Sunday, February 2, 2003

Syracuse stuns No. 2 Pitt

Who's number one?

By John Kekis
The Associated Press

Syracuse's Carmelo Anthony looks to pass over Pittsburgh's Julius Page.
(AP photo)
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SYRACUSE, N.Y. - Jim Boeheim said the crowd won it. Jeremy McNeil's shooting touch in the final minute didn't hurt.

McNeil, who rides the bench more than he plays, hit two free throws to tie the game with 46.9 seconds left, then converted his only field-goal attempt of the game with three seconds to go as No. 24 Syracuse stunned second-ranked Pittsburgh 67-65 Saturday night.

McNeil, the backup to Craig Forth at center, had to know it was his night when he converted the free throws - he had been 4-for-14 on the season (28.6 percent).

"I was feeling pressure, oh yeah," said McNeil, who began the season with a heavy heart after the death of his mother in October. "I was scared to death. I'm just glad we won. This game was a team effort. My four points at the end wouldn't have mattered if not for them."

Maybe he just needed a big crowd, such as the 30,303 who showed up for the game. It was the largest in the nation this season.

"The fans were unbelievable," Boeheim said. "It might take the No. 2 team in the nation to get them here."

After McNeil's shot, many in the stands began to storm the court in wild celebration. But the referees, after Boeheim pleaded for order, ruled that eight-tenths of a second remained.

That gave the Panthers (15-2, 5-1 Big East) one final prayer, and it almost was answered when Brandin Knight hit a 40-foot shot off an inbounds pass from Jaron Brown. After a couple of tense moments with the crowd pouring onto the court again, however, the shot was ruled too late.

"The clock on the replay probably showed I didn't make it, but I think we should have had more time," said Knight, who had seven points and seven assists and played all 40 minutes despite spraining his left ankle in practice Wednesday. "But when you're on the road, that's the type of thing you deal with."

The Panthers had won 12 straight in the conference and seemed set to move to No. 1 for the first time in school history after Stanford upset top-ranked Arizona on Thursday night. But for the second time in just over a month they squandered the opportunity.

Pittsburgh's Julius Page sits alone late in the second half against Syracuse. Page sat out most of the second half with an injury.
(AP photo)
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Pittsburgh, ranked second, also lost at Georgia on Dec. 31, one day after then-No. 1 Alabama lost to Utah.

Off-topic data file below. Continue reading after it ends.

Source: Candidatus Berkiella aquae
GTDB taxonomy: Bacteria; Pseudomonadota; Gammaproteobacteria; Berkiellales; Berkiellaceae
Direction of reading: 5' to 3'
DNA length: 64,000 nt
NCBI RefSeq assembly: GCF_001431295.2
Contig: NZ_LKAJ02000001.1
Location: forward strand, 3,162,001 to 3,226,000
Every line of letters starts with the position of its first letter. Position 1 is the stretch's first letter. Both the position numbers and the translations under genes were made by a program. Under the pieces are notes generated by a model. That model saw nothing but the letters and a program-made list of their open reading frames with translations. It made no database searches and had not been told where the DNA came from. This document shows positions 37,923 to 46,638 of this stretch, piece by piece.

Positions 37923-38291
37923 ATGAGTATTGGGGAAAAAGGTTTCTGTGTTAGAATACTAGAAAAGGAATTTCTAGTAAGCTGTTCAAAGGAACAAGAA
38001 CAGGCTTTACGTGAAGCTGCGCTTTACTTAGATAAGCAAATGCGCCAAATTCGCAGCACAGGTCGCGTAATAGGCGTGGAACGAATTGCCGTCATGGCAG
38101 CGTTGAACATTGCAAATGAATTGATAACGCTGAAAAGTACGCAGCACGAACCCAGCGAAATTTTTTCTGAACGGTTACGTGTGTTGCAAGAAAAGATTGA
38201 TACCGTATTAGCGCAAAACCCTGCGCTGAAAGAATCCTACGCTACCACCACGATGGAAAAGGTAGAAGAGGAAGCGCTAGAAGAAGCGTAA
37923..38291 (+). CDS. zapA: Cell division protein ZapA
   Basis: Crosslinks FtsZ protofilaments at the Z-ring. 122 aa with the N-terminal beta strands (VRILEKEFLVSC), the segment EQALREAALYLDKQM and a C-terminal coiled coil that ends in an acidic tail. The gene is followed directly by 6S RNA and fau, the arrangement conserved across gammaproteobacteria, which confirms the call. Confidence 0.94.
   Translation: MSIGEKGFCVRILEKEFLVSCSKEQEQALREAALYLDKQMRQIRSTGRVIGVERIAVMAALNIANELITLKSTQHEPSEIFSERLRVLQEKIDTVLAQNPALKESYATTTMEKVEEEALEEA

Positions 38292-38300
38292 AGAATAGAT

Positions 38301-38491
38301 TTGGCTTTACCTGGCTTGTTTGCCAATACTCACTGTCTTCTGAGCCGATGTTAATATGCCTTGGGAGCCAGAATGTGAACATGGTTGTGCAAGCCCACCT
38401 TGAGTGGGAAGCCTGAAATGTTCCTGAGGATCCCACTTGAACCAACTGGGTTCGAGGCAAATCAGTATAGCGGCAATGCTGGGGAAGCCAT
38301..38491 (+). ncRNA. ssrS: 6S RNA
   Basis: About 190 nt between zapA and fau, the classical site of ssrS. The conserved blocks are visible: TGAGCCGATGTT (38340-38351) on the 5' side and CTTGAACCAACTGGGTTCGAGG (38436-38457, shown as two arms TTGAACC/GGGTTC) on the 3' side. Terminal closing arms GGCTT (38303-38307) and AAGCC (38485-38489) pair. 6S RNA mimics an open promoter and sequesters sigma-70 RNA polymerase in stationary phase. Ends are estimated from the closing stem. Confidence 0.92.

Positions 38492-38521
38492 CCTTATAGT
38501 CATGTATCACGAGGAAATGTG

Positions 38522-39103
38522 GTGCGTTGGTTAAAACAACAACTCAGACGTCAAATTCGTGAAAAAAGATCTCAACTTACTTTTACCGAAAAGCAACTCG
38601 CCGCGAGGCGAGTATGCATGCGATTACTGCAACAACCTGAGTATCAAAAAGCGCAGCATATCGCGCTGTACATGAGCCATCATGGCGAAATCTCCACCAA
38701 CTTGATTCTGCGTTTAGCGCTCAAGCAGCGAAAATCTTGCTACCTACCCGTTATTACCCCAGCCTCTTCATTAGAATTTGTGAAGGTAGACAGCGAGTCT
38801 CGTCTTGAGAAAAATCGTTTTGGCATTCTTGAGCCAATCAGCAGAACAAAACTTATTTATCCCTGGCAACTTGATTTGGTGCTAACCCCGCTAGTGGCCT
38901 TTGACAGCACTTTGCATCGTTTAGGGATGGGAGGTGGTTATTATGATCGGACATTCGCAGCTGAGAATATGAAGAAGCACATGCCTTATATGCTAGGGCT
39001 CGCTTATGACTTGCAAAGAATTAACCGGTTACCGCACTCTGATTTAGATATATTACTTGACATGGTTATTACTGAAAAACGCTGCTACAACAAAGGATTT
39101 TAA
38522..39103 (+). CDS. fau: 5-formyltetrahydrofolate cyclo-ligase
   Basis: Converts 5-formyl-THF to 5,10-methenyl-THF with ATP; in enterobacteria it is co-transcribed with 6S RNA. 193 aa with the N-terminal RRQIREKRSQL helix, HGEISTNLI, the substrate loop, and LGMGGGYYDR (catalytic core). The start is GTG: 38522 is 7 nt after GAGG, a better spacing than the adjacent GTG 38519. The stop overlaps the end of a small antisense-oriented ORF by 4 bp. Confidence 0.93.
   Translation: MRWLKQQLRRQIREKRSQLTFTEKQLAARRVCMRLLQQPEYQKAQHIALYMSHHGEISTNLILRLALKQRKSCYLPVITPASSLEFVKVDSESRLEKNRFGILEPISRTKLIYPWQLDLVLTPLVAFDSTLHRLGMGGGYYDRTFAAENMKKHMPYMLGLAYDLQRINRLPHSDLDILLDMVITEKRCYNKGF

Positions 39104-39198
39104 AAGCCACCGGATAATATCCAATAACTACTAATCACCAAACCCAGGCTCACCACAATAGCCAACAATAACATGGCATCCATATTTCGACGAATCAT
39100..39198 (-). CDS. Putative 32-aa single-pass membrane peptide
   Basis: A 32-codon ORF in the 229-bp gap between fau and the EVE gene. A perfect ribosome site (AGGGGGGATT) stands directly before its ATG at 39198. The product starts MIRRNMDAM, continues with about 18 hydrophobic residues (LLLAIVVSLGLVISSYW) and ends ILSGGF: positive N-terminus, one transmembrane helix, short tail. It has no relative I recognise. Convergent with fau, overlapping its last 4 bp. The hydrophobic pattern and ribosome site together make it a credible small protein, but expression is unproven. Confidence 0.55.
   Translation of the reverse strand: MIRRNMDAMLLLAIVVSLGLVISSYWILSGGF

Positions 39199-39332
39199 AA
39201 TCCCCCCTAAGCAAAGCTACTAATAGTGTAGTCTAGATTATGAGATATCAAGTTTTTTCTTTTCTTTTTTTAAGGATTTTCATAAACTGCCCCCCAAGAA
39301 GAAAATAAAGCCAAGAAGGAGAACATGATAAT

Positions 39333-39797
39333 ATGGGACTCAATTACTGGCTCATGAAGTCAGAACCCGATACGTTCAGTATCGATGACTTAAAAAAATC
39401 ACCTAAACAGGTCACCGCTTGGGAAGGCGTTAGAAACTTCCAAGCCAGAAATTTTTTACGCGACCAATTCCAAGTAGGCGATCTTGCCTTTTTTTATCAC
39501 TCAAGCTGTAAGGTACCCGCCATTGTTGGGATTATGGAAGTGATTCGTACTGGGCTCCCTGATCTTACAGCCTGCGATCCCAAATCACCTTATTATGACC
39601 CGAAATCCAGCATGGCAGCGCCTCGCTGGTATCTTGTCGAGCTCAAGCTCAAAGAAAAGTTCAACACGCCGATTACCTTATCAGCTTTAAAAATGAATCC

"It was a tough loss," Pitt coach Ben Howland said. "McNeil stepping up and making those foul shots from a guy that's not know for his foul shooting - that was big for them."

Syracuse (14-3, 5-2 Big East), which trailed by as many as 13 points, won its 14th straight in the Carrier Dome and avenged a 73-60 loss at Pittsburgh two weeks ago. And the Orangemen did it by using a tough man-to-man defense in the second half instead of their vaunted 2-3 zone.

"That changed the pace of the game," said Hakim Warrick, who led Syracuse with 20 points. "We mixed things up with our defense and that might have confused them a little bit."

Carmelo Anthony had 14 points and 13 rebounds, his 11th double-double of the season, and Kueth Duany added 15 points for the Orangemen.

Chevy Troutman led the Panthers with 16 points, Ontario Lett had 12 points and nine rebounds, and Brown scored 12 points.

Syracuse outrebounded Pitt 41-37 and stepped up the defensive intensity in the closing minutes with both teams fighting foul trouble. Troutman fouled out with 7:16 left, and Brown played the last 12 minutes with four.

Pitt was just 3-for-22 from 3-point range, and Julius Page scored only five points after burning the Orangemen for 25 in the previous meeting. The Panthers also made just 14 of 29 free throws.

Pitt, on the strength of a 13-0 run, led 43-31 at halftime, getting 28 points in the paint. But after Lett's steal and layup gave the Panthers a 49-36 lead early in the second, the Orangemen rallied back. Warrick scored five points to key the nine-point run that put them back in the game.

"We had a 13-point lead, but we stubbed our toe and allowed them back in the game," Howland said. "It should never have come to that."

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